Here are a few items I want to tell you about that do not quite fit Saturday's Interesting Stuff and are also not big enough or meaty enough for a post of their own. Even so, I think you might be interested in some of them and unlike the Saturday post, these all relate to growing old.
If you like this, I'll do it every now and then. Let me know.
I'M NOT AGING “WELL” - I'M OLD
As you know, I insist on using the world “old” - there is nothing wrong with it or with being old. It's a perfectly good description of people from about age 60 on.
”People used to think of growing old as part of the natural progression of life from birth to death. Not anymore,” writes Erica. “Now we go directly from middle age to you’re-just-as-old-as-you-feel. “Old age” has been dropped from our vocabulary.
“'You’re not old!' people say when I describe myself that way. I’m 74 with an assortment of age-related ailments and a generous complement of sags and wrinkles. If I’m not old, who is?”
Erica wants elders to stop judging one another by how “youthful” we act or look and hurray for her:
“I’m taking a page from Martin Luther King:” she says. “I have a dream that one day elders will live in a nation where they will not be judged by the tautness of their muscles but by the content of their character.”
You can read more of her essay here.
STUDENT LOANS IMPOVERISHING ELDERS
A new report from the Consumer Financial Protection Bureau (CFPB) reveals that elders (age 60/62 and older) are drowning in student loan debt:
Although most student loan borrowers are young adults between the ages of 18 and 39, consumers age 60 and older are the fastest growing age-segment of the student loan Market.
“This trend is not only the result of borrowers carrying student debt later into life, but also the growing number of parents and grandparents financing their children’s and grandchildren’s college education.”
The details are horrifying, as Huffington Post explains:
”A full 68 percent of older borrowers living in poverty with Social Security garnishment are only seeing their benefit cuts devoted to interest and fees.
“The federal government is profiting from this mess. Every time a debt collector scrapes a Social Security check, the U.S. Treasury Department collects $15.
“'Our government is shoving tens of thousands of seniors and people with disabilities into poverty through garnishment every year ― and charging them $15 every month for the privilege, “ says Massachusetts Senator Elizabeth Warren. 'This is predatory and counterproductive.'”
86-YEAR-OLD INTERNATIONAL JEWEL THIEF NABBED
On 13 December 2016, reports The New York Times, 86-year-old Doris Payne
”...was arrested on Tuesday by the police in Dunwoody, an affluent suburb north of Atlanta, after she slipped a Lagos diamond necklace worth nearly $2,000 in her pocket and was stopped by a security guard, according to the Dunwoody police.”
It wasn't the first time. Payne has been stealing jewelry in the capitols of the entire world for 70 years – and getting away with a lot of it. There's even a documentary and a movie about her. Here's the trailer:
Apparently, she's really good at it. You gotta love her, criminal or not. You can watch documentary at YouTube for $3.99.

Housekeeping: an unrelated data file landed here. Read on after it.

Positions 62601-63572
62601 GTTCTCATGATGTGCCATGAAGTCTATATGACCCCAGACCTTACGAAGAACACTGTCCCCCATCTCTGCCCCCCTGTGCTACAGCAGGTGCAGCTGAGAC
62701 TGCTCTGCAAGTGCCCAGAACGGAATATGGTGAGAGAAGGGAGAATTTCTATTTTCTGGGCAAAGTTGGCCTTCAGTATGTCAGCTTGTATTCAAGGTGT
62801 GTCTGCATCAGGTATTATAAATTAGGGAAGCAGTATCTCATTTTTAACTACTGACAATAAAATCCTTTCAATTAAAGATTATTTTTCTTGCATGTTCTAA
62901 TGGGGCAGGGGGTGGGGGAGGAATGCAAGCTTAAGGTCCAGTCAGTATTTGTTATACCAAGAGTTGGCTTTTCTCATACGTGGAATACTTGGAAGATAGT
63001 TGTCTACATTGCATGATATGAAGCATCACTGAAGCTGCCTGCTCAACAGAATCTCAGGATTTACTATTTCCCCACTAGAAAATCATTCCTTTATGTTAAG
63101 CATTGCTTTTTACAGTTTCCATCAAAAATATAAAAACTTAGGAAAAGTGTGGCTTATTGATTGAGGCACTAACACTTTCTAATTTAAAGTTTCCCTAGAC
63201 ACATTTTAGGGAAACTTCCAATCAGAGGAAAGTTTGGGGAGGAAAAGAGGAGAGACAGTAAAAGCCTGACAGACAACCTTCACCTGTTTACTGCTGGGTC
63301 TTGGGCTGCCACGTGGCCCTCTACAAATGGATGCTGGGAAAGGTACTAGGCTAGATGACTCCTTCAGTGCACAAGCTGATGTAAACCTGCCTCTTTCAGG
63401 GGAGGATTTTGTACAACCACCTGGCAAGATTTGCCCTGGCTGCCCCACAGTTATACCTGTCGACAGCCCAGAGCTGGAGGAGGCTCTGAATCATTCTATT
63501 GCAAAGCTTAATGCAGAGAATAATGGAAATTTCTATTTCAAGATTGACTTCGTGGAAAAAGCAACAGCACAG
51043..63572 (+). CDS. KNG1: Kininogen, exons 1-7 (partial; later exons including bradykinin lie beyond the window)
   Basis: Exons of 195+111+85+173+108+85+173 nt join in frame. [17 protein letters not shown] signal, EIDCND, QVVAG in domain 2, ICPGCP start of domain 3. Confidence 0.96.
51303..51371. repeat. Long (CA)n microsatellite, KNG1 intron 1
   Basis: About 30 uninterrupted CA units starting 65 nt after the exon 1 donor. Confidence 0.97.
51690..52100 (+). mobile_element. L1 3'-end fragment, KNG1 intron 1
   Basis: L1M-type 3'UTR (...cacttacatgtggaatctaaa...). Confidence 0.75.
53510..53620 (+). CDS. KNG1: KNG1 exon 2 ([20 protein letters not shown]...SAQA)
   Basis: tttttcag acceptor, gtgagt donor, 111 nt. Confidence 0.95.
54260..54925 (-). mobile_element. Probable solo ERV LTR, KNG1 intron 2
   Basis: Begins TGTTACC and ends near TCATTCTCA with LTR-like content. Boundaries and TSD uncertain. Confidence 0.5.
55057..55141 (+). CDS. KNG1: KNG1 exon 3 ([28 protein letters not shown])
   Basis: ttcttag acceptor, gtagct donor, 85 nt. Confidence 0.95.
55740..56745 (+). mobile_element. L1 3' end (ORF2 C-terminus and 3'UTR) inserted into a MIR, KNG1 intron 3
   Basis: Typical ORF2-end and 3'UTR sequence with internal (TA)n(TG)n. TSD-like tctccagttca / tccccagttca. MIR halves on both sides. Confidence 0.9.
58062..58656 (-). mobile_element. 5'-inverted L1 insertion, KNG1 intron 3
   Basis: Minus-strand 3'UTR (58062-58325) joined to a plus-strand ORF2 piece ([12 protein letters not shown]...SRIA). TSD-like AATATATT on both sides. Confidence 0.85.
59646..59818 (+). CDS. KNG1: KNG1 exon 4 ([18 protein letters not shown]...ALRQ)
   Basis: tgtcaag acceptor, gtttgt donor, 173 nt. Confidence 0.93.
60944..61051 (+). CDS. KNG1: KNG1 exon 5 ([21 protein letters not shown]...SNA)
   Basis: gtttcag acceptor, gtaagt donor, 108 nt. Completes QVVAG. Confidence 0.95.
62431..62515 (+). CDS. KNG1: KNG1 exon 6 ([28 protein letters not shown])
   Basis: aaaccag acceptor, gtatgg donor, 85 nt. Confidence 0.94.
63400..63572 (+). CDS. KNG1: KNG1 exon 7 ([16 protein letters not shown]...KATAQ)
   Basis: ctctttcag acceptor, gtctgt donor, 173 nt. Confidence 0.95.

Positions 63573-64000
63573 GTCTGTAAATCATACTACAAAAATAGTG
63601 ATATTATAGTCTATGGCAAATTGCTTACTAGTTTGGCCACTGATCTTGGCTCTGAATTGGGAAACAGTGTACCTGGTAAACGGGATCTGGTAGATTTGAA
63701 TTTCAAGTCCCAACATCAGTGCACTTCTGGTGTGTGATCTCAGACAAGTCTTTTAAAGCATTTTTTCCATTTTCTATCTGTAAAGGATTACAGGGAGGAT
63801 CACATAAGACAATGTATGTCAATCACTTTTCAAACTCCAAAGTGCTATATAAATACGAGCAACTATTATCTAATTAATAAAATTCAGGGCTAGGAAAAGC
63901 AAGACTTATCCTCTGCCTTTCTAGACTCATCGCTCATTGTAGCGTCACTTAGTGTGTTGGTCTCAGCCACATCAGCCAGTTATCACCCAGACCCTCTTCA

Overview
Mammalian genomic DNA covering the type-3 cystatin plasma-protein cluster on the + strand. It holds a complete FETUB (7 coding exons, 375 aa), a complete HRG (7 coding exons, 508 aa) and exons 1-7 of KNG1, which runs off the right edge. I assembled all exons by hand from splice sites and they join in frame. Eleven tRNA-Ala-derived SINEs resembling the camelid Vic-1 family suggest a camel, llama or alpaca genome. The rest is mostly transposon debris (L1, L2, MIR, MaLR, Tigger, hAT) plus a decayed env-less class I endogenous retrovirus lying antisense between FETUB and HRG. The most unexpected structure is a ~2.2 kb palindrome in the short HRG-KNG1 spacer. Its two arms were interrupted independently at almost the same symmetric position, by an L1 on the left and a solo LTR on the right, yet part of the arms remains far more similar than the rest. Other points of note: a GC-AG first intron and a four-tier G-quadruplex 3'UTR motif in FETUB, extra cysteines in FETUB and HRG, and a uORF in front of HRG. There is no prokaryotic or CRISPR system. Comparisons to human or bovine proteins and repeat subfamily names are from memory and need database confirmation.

BEAUTIFUL RURAL RETIREMENT HOME IN JAPAN
In the mountains of Shizuoka Prefecture of Japan, sits an amazing retirement home for two old women.
It was designed by architect Issei Suma who is known for his intriguing buildings. This this structure shaped like five tents that due to the harmonious flow and the design that perfectly combines minimalism with an ecological style.
The building also features a spiral-shaped indoor pool that can be accessed by wheelchair and a common kitchen for both ladies, their caregiver and a cook. The 100 square meter complex is called Jikka. Take a look.
Thank lilalia who blogs at Yum Yum Cafe for this story.
TYPES OF DEMENTIA
If you read only the news media, you would think that Alzheimer's Disease is a synonym for dementia, and that just is not so.
Not long ago, Medical News Today (MNT) published a list with descriptions of types of dementia which typically involve problems with thinking, reasoning, and problem solving:
Dementia with Lewy bodies
Normal pressure hydrocephalus
I'll bet that's a longer list than you thought - it's certainly true for me. There is more useful information at MNT.
ELDERS READING MANY MORE BOOKS THAN IN THE PAST
As the Gallup organization announced recently:
”Despite Americans' ability to access more information, social networks, games and media than ever before, as well as the lingering rumors of the book's demise, Americans still say they are reading books.”
According to the Gallup report, the most meaningful reading behavior since 2002 is evident among elders, Americans who are 65 and older.
”Collectively, they are reading more books than the same age group did in 2002. The percentage reading one or more books increased from 68% to 85%, including a four-percentage-point increase in those reading 11 or more, from 33% to 37%.
Here's the chart to go with that information:
Most readers of all age groups are reading “real” books. Take a look at this chart:
You can read more details at the Gallup website.